The old-fashioned target audience for a tear-jerker such as “Pavilion of Women” intuits an implicit request from the producers: Get out your handkerchiefs. The prodigious, modernistic target audience for “The Mummy Returns,” a sequel to the successful monstrosity of 1999, ought to be hip to another precaution: Insert your earplugs.
The prototype, designed to supercharge a Universal horror relic of 1932, often through the intervention of overscaled, pseudo-apocalyptic spectacle from the computer graphic artists at Industrial Light & Magic, George Lucas celebrated special-effects shop, surpassed “Armageddon” as the most deafening big dumb adventure thriller of recent years.
The same excruciating distinction is reclaimed after one sequence of “Returns,” which conjures up an ancient clash of armies in an Egyptian desert, the better to establish a supernatural legend: World Wrestling Federation headliner the Rock as a dread Scorpion King, temporarily subdued several millenniums back but capable of loathsome reincarnation if the wrong sorcerers get busy with malicious incantations in a vulnerable present, supposedly the early 1930s.
I rather like the suggestion that the WWF derives from a venerable tradition of evildoing and trafficking with diabolical influences.
I also may be consoled in old age by the thought ofinevitable class-action suits aimed at everyone responsible for soundtracks and sound systems that insist on the level of sensory pulverization favored by the “Mummy” apparatus.
For the time being, though, if you rise to the bait of such total onslaught, assault-and-battery stimulation, it wouldnt hurt to cushion the impact on defenseless eardrums.
Sooner or later, movie studios may be obliged to affix adequate health warnings to the prints and advertising, in the fashion of rating logos.
The Light & Magic association also helps underline some of the indebtedness of writer-director Stephen Sommers, who struggles to replicate the swashbuckling gusto of the Indiana Jones spectacles, especially “Raiders of the Lost Ark,” while also hurling fragments of Jules Verne and the Arabian Nights tradition into his churning, state-of-the-art rattletrap.
Theres even a throwaway joke about lifting a precious object that seems to anticipate the Ark itself but Im getting ahead of the principal confiscated and booby-trapped treasure on the agenda, a golden accessory called the bracelet of Anubis.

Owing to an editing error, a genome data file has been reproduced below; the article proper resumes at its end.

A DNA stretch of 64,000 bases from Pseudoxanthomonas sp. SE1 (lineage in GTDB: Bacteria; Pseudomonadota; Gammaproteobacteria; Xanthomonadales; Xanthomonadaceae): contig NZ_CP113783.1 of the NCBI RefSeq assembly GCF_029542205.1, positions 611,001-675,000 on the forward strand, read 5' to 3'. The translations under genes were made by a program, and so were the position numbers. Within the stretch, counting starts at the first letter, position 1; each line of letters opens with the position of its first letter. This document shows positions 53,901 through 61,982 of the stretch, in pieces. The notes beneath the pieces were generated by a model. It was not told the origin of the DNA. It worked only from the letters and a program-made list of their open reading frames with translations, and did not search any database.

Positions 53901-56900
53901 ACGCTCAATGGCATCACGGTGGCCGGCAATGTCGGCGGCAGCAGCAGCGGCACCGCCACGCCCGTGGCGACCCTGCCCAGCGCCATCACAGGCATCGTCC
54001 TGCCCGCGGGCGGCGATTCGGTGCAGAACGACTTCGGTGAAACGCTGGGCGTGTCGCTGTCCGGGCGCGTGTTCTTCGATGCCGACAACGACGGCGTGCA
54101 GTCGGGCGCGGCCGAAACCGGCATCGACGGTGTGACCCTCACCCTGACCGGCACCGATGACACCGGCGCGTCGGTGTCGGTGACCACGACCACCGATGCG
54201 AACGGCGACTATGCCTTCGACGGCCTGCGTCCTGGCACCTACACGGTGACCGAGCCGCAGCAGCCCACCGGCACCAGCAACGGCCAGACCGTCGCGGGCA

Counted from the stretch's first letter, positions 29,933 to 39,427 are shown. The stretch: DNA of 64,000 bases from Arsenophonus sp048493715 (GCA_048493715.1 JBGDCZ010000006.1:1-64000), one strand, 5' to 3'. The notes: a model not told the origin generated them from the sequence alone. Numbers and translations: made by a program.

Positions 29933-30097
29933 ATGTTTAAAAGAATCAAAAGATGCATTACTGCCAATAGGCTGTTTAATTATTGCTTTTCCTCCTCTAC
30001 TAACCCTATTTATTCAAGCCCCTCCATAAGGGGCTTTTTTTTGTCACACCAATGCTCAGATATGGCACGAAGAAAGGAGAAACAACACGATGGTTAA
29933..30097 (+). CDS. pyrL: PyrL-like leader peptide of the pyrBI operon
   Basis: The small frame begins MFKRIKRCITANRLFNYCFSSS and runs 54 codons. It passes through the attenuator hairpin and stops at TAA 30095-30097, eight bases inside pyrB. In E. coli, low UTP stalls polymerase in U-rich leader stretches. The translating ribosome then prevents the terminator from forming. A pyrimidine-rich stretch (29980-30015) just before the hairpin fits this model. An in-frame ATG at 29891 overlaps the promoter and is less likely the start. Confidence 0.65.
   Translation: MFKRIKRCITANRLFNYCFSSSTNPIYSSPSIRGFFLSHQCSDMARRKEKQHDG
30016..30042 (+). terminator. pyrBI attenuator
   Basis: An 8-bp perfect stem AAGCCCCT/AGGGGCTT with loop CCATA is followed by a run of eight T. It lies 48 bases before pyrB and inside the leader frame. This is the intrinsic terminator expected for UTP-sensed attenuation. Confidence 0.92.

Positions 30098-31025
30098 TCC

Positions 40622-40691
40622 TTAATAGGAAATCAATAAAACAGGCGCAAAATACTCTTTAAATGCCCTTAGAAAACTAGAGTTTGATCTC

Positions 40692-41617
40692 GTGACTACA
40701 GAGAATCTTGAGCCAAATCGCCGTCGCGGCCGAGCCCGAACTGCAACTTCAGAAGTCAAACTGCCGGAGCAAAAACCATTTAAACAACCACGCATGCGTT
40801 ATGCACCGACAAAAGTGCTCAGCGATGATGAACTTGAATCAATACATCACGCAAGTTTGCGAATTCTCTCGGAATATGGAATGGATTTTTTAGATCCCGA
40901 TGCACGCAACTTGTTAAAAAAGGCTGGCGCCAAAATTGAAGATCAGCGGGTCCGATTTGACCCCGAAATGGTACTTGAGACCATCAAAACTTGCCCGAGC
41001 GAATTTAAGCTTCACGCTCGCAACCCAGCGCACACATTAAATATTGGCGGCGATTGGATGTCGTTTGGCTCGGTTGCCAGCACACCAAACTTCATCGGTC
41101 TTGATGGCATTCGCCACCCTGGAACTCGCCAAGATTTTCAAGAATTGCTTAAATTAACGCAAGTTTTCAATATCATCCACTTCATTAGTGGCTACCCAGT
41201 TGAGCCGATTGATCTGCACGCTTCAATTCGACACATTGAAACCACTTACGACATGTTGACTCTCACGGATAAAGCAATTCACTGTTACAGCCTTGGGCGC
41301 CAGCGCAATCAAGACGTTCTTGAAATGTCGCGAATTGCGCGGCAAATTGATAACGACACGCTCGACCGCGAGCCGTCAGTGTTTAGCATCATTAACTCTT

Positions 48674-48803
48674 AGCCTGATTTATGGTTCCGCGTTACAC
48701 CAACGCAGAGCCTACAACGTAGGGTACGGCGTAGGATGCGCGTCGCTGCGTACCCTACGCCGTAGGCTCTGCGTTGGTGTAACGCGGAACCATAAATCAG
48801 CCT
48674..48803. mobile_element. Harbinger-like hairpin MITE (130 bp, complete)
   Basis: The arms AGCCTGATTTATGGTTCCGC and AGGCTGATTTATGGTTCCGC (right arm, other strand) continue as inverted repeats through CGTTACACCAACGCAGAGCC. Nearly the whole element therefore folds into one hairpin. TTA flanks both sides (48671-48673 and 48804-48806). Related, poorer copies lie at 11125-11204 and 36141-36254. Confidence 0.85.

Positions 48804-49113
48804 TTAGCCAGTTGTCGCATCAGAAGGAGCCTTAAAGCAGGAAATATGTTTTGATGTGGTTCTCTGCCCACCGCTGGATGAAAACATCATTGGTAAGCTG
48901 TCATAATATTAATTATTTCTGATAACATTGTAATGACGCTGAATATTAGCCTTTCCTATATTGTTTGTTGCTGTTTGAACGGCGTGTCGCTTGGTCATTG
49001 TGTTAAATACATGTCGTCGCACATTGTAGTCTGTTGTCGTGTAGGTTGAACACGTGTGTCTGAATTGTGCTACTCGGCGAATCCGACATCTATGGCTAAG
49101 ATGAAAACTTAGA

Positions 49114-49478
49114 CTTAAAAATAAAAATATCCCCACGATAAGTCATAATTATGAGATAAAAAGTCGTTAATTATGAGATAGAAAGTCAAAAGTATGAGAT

Supposedly, it controls the resurrection of the Scorpion King and his hordes of devil-dog infantry. Those ranks share the style of locomotion Light & Magic designers reserve for robot armies in the “Star Wars” series.
Former Legionnaire Rick OConnell (Brendan Fraser) and his brainy but absent-minded consort, Evelyn (Rachel Weisz), have married in the eight years separating the plots of “Mummy” and “Returns.” While the OConnells were treasure-hunting at one site, adversaries were dredging up their ultranemesis at another.
Make way for an abstract earth sculpture that conceals the former high priest called Imhotep, capable of awesome slaughter when fully charged and prone to create havoc with a snap of the fingers or a blast of infernal bad breath.
A fleeting earthquake and flood similarly distract the heroes at their site. It doesnt take long for Mr. Sommers to reimpose his familiar pattern with menace of all descriptions and magnitudes: Easy come, easy go; now you see it, now its a tempest in a teapot.
One of the better fleeting aspects of “The Mummy” was Patricia Velasquezs slinky appearance as Anck-Su-Namun. Full-time duty as assistant scourge in “Returns” puts her at the mercy of sustained exposure and cliched surliness.
Imhotep, again played by Arnold Vosloo in human or semihuman disguise, which suggests a renegade Mr. Clean, is such an overblown villain in his own right that collaboration seems pretty superfluous.
The excuse here is that he needs a little time to recharge. An active rivalry is contrived for Miss Weisz and Miss Velasquez, dating back to the heyday of the pharoahs.
The heroine, it seems, was a princess, privy to the crimes of the villainess, her fathers treacherous bride.
This brainstorm opens the door for sword duels between the ladies, allowing the “Mummy” group to poach on “Crouching Tiger, Hidden Dragon” more promptly than any other unworthy imitator.
The finale sets up a quartet of showdowns before perceiving the advantages of reducing them to a pair — Miss Weisz vs. Miss Velasquez and Mr. Fraser vs. a tag team of Mr. Vosloo and the Rock, morphed into a gigantic scorpion monster.
Even then, the key or decisive actions appear to get botched, notably the spear thrust required to cut down the big bug.
Not that the beast itself isnt admirably emblematic of a movie that overrates sensationalism of the the big and buggy persuasion.